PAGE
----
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Issue 220

José Montealegre Blurs the Lines Between Reality and Fiction

At Mountains, Berlin, the Honduras-born-Florence-based artist explores the complex relationship between the origin and translations of indigenous knowledge

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BY Carina Bukuts in EU Reviews , Exhibition Reviews | 25 MAY 21

In ‘Nuevo Mundo’ (New World) – Honduras-born, Florence-based artist José Montealegre’s current solo show at Mountains – the line between reality and fiction is so blurred that every detail merits questioning. Yet, as with all the best storytellers, Montealegre knows precisely how to lure us into his world.

The first part of ‘Nuevo Mundo’ comprises an installation of seven small sculptures in the gallery window, which passers-by might easily mistake for seedlings, herbs and houseplants placed there to catch the sunlight. It takes some time before you notice that these plants will neither grow nor wither because they are made of copper. Set in plastic and terracotta pots and embedded in soil, these fragile sculptures might pass for real were it not for Página 0138 (Page 0138, all works 2021), which stands in a water-filled glass vase. Here, the red-brown hue of the water and copper deposits at the bottom of the vessel reveal the true material of the plants. Looking at the small and fragile roots, it’s even possible to detect traces of verdigris, the natural green patina formed when copper is exposed to water over time.

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José Montealegre, Página 0122 fg.2, Página 0108, Página 0425 fg. 3, Página 0449, 2021, copper arrangements, various dimensions. Courtesy: the artist and Mountains, Berlin

Inside the gallery, more copper plants are dotted about the space, their leaves coated in light-green paint (Página 0214) or adorned with handmade flowers (Página 0426). Empty pots and a bag of soil lie in one corner, as if the gardener’s work here is not yet done. I suspect that even a botanical expert would struggle to identify the many different specimens assembled in the gallery; thankfully, the titles of the works offer some guidance. They refer to page numbers from the 16th-century manuscripts of Spanish naturalist Francisco Hernández de Toledo, which contain illustrations and descriptions of more than 3,000 Mexican plants that he came across while travelling through Central Mexico to study its botany when the country was under Spanish rule. Compiled in the 1570s, Hernández’s studies were published posthumously in 1615 as Quatro libros de la Naturaleza (Four Books on Nature). Modelled after the illustrations Hernández commissioned from local artists, Montealegre’s sculptures speak to the transfer of indigenous knowledge during colonialism as well as the complex relationship between original and translation.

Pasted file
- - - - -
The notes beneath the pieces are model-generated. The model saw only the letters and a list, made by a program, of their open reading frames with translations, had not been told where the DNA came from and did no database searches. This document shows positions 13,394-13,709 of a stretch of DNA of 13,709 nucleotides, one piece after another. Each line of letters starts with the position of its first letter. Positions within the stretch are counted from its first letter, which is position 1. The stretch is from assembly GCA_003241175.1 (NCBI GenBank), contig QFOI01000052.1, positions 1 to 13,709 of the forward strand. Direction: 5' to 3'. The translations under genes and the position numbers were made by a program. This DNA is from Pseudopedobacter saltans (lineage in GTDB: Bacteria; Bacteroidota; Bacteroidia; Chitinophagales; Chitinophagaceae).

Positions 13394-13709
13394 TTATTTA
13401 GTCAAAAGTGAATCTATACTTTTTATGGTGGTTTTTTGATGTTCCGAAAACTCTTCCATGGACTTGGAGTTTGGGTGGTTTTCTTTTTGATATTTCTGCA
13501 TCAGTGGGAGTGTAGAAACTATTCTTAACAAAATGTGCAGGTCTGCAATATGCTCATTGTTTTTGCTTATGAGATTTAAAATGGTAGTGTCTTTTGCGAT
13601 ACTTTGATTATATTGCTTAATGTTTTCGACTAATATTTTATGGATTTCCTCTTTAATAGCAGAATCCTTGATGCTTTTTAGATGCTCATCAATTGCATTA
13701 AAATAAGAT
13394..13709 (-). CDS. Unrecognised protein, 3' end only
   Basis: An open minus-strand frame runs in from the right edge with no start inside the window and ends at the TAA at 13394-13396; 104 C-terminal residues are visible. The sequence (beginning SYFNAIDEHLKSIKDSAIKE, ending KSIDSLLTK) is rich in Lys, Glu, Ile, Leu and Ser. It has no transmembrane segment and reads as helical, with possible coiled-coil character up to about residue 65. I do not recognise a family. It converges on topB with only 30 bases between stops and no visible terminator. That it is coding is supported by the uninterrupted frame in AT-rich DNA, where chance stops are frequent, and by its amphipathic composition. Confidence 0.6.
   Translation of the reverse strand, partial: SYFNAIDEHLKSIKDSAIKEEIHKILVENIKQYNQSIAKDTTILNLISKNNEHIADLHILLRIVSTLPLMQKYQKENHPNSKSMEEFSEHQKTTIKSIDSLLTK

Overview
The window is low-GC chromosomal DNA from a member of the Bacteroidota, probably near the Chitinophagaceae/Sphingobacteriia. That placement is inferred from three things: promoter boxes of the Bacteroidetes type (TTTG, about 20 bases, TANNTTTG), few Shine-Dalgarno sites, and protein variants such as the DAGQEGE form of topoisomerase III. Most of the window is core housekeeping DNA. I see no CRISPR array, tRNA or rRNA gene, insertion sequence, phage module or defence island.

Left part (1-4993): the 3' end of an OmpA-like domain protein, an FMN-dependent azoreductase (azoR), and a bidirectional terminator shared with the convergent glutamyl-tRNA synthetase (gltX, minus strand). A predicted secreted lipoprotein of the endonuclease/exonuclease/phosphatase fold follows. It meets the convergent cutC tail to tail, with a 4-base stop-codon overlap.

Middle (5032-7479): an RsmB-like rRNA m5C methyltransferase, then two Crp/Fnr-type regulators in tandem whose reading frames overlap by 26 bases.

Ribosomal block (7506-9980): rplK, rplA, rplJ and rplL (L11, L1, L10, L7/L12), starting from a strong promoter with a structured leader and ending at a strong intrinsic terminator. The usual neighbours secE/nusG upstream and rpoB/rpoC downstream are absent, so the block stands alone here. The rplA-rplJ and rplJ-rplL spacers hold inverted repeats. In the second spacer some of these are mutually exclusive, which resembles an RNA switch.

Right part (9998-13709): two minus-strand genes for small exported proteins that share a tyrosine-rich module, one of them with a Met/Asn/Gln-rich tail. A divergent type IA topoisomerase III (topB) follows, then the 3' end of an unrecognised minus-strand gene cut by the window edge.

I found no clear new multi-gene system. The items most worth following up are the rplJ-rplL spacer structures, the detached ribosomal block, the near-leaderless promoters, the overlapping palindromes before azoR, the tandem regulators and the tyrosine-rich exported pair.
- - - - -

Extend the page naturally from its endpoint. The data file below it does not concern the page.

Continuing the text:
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José Montealegre, 'Nuevo Mundo', 2021, exhibition view, Mountains, Berlin. Courtesy: the artist and Mountains, Berlin

The question of authenticity is also at play in a series of wall works. The Sundial: First Story is the one of three coloured-glass frames containing a torn-out book page. In this extract of the story, the narrator spends a day in Florence, bikes up a hill, tries to visit a museum (which turns out to be closed) and discovers the titular sundial. Further excerpts in The Sundial: Story Six and The Sundial: Story Thirteen give the impression that the book from which the pages are supposedly taken truly exists, but here – once again – Montealegre tricks the viewer. The paper’s torn edges, traditionally typeset serif font and yellowing hue are not the effects of time but the work of the artist, who also devised The Sundial’s storyline.

Presenting a series of works that prove we should not trust everything we see and read, Montealegre compels us to confront how vulnerable we are to narrative manipulation. This is further underscored by the show’s title, ‘Nuevo Mundo’ – the term coined in the 16th century by European colonizers who claimed to have ‘discovered’ the Americas – which stands as testament to the fact that novelty is always a matter of perspective and history has multiple truths.

José Montealegre, ‘Nuevo Mundo’, was on view at Mountains, Berlin, through 24 April 2021.

Main image: José Montealegre, 'Nuevo Mundo', 2021, exhibition view, Mountains, Berlin. Courtesy: the artist and Mountains, Berlin

Thumbnail: José Montealegre, Página 0105, Página 0398 fg.3, Página 00292021, copper arrangements, various dimensions. Courtesy: the artist and Mountains, Berlin

Carina Bukuts is assistant editor of frieze and is based in Berlin, Germany. She is editor-in-chief of PASSE-AVANT and a member of AICA Germany.

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